Lehner, Ulrich L
Oxford University Press, USA
In The Inner Life of Catholic Reform
, Ulrich Lehner offers a longue durÃ©e overview of the sentiments and spiritual ideas of the 250-year long time span following the Council of Trent, known as Catholic Reform. While there have been many studies of the so-called Counter-Reformation, the political side of Catholic Reform, and of its institutional and social history, the sentiments, motivations and religious practices of Catholic Reform--what Lehner calls the "inner life"--have been mostly neglected.
Reform, Lehner argues, was not something that occurred merely through institutional changes, new laws, and social control. For early modern Catholics, church
reform began with personal
reform and attempts to live in a state of grace. Lehner seeks to take these religious commitments seriously and understand them on their own terms. The central question he asks is "What did Catholics do to obtain salvation, to make themselves pleasing to God?" Lehner examines how the spiritual ideas that emerged from attempts to wrestle with the question of the salvation of souls changed the Catholic view of the world.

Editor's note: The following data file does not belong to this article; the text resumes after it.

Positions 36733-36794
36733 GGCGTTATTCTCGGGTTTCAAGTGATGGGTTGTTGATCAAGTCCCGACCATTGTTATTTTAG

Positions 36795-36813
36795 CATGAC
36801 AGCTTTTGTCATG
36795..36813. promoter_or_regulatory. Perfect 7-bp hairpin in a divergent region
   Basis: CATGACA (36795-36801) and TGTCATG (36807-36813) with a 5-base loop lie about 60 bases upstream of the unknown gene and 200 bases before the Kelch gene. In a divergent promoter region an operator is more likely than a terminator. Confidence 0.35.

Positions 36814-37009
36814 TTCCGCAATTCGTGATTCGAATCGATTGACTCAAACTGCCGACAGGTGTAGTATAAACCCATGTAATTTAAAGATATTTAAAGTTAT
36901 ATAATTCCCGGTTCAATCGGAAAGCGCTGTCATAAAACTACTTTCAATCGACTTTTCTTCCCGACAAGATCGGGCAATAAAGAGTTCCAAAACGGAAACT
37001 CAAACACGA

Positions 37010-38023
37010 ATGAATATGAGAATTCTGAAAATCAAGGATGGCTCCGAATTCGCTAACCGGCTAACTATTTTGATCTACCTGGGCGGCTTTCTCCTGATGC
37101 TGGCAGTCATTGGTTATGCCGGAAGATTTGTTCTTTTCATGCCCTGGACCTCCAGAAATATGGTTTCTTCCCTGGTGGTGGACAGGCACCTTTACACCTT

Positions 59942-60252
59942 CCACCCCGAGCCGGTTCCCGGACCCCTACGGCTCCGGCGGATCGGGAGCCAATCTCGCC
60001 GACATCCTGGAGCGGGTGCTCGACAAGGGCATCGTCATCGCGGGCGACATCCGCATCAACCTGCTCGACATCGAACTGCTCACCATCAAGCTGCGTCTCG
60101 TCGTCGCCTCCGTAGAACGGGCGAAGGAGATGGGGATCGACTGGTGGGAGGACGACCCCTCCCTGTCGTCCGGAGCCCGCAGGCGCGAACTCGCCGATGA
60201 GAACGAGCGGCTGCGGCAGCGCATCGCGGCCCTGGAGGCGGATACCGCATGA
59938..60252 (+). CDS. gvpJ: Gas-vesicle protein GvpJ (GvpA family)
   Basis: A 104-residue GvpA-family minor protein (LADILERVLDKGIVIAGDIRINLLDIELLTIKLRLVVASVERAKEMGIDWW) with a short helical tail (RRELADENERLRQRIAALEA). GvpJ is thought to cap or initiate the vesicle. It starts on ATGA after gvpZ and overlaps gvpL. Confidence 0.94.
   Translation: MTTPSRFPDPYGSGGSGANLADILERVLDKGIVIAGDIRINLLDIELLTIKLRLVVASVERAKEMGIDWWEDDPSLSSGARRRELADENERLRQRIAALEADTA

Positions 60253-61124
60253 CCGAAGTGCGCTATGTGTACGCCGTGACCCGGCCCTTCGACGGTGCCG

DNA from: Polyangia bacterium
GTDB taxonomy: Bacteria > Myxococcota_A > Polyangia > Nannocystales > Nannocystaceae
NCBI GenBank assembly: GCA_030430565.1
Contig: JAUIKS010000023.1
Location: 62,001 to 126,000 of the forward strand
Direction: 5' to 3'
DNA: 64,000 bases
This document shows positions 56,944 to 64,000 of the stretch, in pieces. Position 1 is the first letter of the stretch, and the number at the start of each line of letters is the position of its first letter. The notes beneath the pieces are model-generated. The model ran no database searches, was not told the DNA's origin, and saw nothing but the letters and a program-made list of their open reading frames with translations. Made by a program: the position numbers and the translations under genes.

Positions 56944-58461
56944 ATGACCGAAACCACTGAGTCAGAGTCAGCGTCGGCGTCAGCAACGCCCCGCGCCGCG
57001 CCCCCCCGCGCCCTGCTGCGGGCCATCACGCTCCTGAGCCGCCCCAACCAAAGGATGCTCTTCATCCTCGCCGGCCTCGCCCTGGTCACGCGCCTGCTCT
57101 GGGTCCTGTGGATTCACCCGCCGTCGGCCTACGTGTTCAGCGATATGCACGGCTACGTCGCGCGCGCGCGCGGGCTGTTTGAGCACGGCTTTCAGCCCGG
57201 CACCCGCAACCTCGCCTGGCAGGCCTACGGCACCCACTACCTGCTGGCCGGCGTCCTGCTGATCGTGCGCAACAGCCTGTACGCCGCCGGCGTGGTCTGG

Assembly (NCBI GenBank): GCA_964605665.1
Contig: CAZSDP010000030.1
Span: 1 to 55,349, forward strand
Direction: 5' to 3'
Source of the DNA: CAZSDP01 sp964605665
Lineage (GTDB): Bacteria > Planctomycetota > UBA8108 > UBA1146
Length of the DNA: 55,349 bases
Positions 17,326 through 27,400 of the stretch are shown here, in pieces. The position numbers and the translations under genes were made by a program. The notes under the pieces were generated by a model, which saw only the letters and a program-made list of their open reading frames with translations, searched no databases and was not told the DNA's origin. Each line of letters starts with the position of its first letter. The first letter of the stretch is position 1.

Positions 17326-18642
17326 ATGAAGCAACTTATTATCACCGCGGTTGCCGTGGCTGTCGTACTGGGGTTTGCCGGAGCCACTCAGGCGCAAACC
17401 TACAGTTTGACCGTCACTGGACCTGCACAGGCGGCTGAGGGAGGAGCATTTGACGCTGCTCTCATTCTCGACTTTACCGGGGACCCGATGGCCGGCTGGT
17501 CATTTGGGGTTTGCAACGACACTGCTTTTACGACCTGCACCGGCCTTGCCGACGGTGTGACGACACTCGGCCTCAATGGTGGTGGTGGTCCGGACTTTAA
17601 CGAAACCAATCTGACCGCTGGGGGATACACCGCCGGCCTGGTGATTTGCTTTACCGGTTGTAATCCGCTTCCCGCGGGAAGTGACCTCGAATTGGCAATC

Drawing on a plethora of published and unpublished sources and a wide array of secondary literature--with an emphasis on Europe, but integrating material from Africa, America, and Asia--Lehner documents this transformative period in history, when Catholicism became a "world religion."